The number of people around the world who continue to live in extreme poverty has fallen by nearly half in about a decade, according to new data released by the World Bank.

Today, there are 690.76 million individuals who live on less than $2 per day, slightly down from 704.06 million last year, the World Bank stated in its 2023 Year in Review released on Wednesday.

However, the World Bank noted that while extreme poverty in middle-income countries has decreased, poverty in the poorest states is still worse than before the COVID-19 pandemic.

“The persistence of poverty in these countries makes other key global development goals much harder to achieve,” the report noted.

It said that the fight against poverty around the world also faced a setback in recent times, particularly during the pandemic, which brought with it not only loss of lives, but other crises that have resulted in about three years of lost progress in anti-poverty efforts.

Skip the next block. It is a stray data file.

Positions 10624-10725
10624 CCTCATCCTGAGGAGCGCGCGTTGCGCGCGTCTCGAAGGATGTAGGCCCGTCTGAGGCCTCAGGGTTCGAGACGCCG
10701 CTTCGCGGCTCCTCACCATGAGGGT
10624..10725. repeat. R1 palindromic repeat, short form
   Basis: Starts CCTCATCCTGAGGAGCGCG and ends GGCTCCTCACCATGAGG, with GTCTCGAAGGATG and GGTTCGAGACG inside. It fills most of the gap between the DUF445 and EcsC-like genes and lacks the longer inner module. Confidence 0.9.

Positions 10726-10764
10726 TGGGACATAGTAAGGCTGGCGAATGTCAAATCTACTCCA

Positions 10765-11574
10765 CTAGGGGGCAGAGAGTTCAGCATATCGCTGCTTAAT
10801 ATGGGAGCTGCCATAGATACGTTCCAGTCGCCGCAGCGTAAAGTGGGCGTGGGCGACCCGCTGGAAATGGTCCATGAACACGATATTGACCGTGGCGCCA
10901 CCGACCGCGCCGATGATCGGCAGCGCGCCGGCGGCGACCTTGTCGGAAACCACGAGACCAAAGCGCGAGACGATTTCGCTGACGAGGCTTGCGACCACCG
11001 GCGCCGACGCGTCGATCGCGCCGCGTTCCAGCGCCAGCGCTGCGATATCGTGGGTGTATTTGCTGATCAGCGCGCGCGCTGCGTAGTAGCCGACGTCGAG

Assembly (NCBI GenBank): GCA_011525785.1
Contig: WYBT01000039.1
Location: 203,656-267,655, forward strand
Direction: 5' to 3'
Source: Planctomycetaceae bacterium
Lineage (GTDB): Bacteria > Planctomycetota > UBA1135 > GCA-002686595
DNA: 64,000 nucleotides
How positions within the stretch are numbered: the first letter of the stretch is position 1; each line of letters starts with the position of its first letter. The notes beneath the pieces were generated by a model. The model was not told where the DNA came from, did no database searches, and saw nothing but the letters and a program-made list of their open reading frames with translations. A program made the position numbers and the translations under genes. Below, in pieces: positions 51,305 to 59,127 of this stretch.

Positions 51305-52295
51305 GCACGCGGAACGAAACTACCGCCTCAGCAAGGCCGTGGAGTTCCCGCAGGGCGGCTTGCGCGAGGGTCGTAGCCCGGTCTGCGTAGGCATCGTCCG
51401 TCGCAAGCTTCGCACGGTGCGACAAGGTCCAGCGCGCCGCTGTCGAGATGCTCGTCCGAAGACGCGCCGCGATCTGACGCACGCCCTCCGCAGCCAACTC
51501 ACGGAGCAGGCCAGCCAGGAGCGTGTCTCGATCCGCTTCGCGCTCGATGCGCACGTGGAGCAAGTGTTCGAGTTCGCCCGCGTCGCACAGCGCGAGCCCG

“Though we have made strides in global poverty reduction, those hard-won gains faced a huge setback with the COVID-19 pandemic,” the report said.

“We have lost three years in the fight against poverty.”

Similar trends can also be observed for people living below $3.65 a day and those living below $6.85 a day.

“In fact, since 2019, the number of people below $6.85 a day have slightly increased,” the World Bank said.

The World Bank noted that 2023 has been the “year of inequality”, as countries that suffered “devastating losses” due to the pandemic continued to face other challenges, including the threats of climate change, fragility, conflict, violence and food insecurity, among others.

“For countries hoping to bounce back from the devastating losses of the COVID-19 pandemic, the battle has been made tougher by the compounding threats of [the mentioned challenges] – that make it difficult for economies across the board to fully recover.”

(Writing by Cleofe Maceda; editing by Seban Scaria)